Estimating Demand for Differentiated Products with Continuous Choice and Variety-Seeking: An Application to the Puzzle of Uniform Pricing
164 Pages Posted: 28 Nov 2006
Date Written: March 2005
Retailers typically sell many different products from the same manufacturer at the same price. I consider retailer-based explanations for this uniform pricing puzzle, estimating the counterfactual profits that would be lost by a retailer switching from a non-uniform to a uniform pricing regime in the carbonated soft drink category. In order to calculate this profit difference, I develop a new structural model of demand that improves on existing work by more closely matching several key features of the data. These key features include the fact that households may be variety-seeking, that they make continuous choices, and that they choose from a large number of products. Using household-level panel data on purchases of carbonated soft drinks, I estimate that the retail store I observe earned an additional $36.56 (1992 dollars) in average weekly profits by charging non-uniform prices. This corresponds to roughly a 3% difference in profits, and suggests that when a retail store faces even a relatively small cost to determine the optimal set of non-uniform prices, it may be optimal to charge the same price for many products.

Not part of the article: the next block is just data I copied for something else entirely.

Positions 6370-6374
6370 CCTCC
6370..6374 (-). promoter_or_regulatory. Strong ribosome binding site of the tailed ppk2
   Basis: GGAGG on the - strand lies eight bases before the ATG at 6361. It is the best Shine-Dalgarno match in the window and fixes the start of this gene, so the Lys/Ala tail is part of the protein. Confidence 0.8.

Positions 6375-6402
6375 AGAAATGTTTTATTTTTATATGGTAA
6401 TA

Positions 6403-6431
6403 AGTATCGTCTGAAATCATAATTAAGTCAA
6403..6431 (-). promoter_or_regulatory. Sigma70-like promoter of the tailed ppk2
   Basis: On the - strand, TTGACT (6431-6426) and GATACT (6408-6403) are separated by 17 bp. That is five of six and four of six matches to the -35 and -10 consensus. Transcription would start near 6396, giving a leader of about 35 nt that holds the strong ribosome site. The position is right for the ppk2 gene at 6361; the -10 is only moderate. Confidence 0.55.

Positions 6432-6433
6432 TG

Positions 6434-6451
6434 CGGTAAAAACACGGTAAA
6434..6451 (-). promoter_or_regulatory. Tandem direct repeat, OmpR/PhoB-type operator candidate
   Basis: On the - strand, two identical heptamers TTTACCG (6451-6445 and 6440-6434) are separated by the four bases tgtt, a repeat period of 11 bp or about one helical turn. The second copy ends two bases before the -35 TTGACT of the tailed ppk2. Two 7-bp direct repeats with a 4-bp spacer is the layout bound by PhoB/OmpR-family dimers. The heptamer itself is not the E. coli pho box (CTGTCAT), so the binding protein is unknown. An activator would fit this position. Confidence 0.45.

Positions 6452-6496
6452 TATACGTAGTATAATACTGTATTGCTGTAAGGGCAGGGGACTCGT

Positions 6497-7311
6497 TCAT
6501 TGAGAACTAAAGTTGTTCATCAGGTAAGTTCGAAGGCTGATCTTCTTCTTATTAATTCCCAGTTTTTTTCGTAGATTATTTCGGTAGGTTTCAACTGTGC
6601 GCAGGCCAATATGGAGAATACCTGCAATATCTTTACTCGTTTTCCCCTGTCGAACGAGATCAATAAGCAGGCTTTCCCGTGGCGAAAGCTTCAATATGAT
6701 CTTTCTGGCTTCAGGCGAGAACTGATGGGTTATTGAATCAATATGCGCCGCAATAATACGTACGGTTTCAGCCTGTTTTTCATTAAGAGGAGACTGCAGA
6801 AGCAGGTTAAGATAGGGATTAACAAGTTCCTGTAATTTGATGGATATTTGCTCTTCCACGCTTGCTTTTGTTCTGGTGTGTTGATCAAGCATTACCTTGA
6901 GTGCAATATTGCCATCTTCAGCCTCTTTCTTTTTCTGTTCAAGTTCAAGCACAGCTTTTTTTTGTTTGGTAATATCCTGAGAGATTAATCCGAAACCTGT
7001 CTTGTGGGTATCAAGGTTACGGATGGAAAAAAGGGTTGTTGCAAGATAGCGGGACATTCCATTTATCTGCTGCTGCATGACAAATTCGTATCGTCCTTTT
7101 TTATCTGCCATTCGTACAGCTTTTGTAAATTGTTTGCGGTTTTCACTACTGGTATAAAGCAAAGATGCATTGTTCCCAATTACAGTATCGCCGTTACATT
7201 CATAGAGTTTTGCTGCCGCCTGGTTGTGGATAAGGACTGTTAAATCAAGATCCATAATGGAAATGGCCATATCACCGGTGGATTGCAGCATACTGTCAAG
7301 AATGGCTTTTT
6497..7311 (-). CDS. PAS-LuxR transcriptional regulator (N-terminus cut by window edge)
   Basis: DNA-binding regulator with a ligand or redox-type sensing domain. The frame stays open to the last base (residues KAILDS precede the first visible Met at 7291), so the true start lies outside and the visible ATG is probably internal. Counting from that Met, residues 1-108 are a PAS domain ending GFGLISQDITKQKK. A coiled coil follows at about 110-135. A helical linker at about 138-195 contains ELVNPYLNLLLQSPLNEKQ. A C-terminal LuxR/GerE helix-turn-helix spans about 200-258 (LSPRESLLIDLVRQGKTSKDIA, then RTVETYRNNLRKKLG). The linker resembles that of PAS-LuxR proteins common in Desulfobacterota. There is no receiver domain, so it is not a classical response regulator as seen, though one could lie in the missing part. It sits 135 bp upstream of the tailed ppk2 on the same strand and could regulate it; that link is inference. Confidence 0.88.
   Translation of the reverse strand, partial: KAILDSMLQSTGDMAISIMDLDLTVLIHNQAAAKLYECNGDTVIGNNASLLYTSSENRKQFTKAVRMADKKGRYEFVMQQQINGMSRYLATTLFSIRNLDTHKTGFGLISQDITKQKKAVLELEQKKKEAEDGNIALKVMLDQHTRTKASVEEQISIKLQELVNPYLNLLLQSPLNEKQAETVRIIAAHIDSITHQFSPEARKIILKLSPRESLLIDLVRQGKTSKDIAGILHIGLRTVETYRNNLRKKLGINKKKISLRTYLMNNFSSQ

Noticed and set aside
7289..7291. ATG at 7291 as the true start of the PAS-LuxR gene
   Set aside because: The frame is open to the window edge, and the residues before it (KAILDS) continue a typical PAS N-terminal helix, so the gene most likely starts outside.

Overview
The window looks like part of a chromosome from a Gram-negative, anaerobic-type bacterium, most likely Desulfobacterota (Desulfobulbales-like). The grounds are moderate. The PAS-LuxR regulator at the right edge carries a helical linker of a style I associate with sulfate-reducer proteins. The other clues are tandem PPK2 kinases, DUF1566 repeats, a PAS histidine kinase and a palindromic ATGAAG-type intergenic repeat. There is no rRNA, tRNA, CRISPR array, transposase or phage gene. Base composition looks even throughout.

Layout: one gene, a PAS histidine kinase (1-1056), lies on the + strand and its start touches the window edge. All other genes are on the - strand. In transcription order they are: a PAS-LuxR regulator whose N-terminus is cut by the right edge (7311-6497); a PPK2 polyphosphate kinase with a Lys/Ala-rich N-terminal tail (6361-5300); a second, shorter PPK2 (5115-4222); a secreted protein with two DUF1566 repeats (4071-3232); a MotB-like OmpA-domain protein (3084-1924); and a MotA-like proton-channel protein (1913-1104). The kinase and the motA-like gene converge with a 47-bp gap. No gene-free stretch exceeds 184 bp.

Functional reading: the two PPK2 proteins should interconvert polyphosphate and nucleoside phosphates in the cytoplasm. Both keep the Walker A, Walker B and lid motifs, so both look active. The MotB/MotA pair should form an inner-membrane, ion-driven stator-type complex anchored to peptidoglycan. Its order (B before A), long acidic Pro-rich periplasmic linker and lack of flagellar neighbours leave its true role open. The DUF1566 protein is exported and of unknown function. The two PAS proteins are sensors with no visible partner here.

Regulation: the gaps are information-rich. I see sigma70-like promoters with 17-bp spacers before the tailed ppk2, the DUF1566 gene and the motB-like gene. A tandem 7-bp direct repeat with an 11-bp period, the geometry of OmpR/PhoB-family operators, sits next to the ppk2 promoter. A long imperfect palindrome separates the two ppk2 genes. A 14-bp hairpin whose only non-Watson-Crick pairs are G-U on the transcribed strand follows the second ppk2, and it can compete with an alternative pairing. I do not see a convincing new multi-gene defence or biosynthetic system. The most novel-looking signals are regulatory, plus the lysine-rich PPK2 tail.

Keywords: pricing, line pricing, flavors, differentiated products, method of simulated moments, retail, grocery, engel curve, menu cost
JEL Classification: C13, C33, D12, D43, D81
Suggested Citation: Suggested Citation